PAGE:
Several UBTs have joined the region-wide Member Demographic Data Collection Initiative, gathering crucial information about race, ethnicity and language preference. The data is needed to fulfill accreditation and contractual requirements—and, even more importantly, to eliminate health disparities and provide culturally competent care. In Springfield, Va., the Pediatrics team increased data collection from 46.8 percent of patients to 95 percent in less than two months by changing its workflow. In addition to nurses surveying patients in exam rooms, the team’s receptionists start data collection at check-in. Using laminated cards to describe ethnicity choices helped the Reston, Va., Pediatrics team improve by 10 percentage points. Region-wide rates improved 31 percentage points since May 2011, says Tracy S. Vang, the region’s senior diversity consultant.

Northern California

The benefits of performance improvement work aren’t just in the results. Sometimes the work helps teams discover the crucial role they play in providing quality care. That’s what happened when the Richmond Medical Center’s patient care technician team set out to improve its workflow. The technicians, who help hospital patients get up and moving, had been meeting only 45 percent of physicians’ mobility orders. Their goal was to reach 75 percent by October 2012. By September, the team was fulfilling 95 percent of daily mobility orders. Communication with nurses and physicians improved, and the work had an added benefit: By helping patients get up more regularly, hospital stays were shortened, which is estimated to have avoided $600,000 in costs over five months.

Northwest

By eliminating variation and wasted time, the regional lab’s Histology unit-based team improved slide turnaround time by 11.8 percentage points from its starting point in 2011 to April 2013. The team has reduced delays by tracking its slide volumes every hour, implementing huddles and adding additional equipment to minimize downtime due to lack of equipment. These improvements also helped improve employee morale: People Pulse scores for the department Work Unit Index increased by 30 points from 2011 to 2012.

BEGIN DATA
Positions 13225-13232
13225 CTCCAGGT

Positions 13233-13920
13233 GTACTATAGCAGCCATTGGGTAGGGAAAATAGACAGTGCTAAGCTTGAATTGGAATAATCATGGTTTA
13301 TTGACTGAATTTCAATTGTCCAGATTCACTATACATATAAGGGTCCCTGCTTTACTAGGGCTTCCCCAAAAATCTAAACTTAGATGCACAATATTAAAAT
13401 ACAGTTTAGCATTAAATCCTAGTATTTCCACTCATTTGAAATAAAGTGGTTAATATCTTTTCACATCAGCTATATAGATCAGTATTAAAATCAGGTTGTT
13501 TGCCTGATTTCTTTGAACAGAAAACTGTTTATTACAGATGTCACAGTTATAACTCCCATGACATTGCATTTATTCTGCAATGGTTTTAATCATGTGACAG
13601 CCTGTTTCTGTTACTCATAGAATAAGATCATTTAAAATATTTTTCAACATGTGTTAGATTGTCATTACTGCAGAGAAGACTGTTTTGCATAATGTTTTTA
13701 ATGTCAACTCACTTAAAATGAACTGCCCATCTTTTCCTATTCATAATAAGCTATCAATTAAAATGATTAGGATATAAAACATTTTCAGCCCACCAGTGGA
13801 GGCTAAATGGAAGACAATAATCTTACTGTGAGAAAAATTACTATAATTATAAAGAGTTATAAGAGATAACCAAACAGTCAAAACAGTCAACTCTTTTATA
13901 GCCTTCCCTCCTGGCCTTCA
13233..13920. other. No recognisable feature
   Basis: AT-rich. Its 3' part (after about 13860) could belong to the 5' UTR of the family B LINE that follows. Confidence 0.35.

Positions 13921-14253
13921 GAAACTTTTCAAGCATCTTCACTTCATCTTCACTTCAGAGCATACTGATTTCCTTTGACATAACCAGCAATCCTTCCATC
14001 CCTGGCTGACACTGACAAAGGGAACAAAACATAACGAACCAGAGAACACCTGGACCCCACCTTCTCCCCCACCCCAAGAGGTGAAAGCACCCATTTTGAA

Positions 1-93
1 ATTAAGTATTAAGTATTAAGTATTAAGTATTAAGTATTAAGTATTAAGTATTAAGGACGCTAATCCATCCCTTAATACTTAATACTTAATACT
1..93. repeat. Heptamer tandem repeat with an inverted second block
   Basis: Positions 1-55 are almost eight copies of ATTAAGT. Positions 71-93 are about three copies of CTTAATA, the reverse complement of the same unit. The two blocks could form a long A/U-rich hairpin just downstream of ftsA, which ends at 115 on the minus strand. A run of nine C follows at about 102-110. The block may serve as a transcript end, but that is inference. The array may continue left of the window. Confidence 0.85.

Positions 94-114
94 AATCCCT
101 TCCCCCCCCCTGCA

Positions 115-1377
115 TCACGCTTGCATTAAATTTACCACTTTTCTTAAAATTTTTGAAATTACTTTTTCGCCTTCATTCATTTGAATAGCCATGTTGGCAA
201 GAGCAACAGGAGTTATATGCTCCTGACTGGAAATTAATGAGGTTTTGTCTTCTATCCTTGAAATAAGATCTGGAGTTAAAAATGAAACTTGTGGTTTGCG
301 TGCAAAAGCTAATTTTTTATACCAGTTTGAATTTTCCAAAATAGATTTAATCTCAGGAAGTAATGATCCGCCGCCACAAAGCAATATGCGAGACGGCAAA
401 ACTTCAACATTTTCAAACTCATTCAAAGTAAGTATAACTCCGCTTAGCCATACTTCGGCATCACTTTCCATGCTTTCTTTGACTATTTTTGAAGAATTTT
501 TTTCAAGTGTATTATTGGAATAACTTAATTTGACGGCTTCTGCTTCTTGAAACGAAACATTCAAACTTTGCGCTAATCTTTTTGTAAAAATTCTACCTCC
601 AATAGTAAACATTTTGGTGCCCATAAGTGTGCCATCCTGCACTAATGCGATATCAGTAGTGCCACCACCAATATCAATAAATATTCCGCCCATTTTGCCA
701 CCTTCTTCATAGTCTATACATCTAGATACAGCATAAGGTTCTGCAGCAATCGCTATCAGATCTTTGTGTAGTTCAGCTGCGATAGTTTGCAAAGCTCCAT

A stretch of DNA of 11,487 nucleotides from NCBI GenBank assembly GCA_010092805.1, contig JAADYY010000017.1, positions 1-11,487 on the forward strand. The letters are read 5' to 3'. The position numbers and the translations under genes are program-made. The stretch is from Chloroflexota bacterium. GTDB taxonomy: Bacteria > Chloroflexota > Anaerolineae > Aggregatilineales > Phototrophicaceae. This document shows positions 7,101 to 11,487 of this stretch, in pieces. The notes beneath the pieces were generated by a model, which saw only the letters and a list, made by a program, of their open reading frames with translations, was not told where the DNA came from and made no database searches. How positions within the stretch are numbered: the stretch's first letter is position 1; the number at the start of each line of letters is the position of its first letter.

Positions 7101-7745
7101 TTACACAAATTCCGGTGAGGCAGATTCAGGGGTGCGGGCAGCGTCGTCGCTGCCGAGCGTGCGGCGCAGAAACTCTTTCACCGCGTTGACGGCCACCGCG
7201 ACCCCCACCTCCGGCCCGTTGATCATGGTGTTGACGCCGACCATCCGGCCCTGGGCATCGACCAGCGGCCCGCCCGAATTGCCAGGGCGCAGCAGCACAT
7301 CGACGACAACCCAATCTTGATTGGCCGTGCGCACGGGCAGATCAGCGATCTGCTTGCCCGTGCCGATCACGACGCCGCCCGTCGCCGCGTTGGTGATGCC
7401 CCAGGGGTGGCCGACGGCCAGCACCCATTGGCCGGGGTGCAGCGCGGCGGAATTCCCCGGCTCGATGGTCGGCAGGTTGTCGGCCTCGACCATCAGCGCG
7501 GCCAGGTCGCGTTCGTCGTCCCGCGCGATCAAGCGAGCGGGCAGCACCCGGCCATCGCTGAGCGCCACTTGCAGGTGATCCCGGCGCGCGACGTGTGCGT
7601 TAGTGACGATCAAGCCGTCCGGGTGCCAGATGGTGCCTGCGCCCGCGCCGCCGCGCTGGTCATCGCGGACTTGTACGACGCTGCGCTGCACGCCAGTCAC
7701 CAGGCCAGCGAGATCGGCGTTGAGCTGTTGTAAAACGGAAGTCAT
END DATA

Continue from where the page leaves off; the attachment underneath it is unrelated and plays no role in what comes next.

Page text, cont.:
Ohio

The Labor Management Partnership is supporting frontline employees as the region transitions to become part of Catholic Health Partners. Once the process is complete, employees, physicians and operations and administrative personnel who are currently part of the Ohio Permanente Medical Group and Kaiser Foundation Health Plan-Ohio will become part of Catholic Health Partners. They will continue to work in the existing medical offices in Northeast Ohio.

Southern California

Being accurate 98.9 percent of the time sounds pretty great. But the Central Processing department at the West Los Angeles Medical Center sterilizes almost 4,000 trays a month, so even a tiny drop in accuracy can disturb Operating Room efficiency. But with managers and employees working together to analyze the department’s data, the unit-based team was able to reach its goal of 99 percent accuracy between June and August 2012. It continues to maintain that level of precision by using a buddy system to audit instrument trays, involving lead techs in quality assurance spot-checks, posting tray accuracy reports in break rooms and holding weekly meetings with the Operating Room department administrator.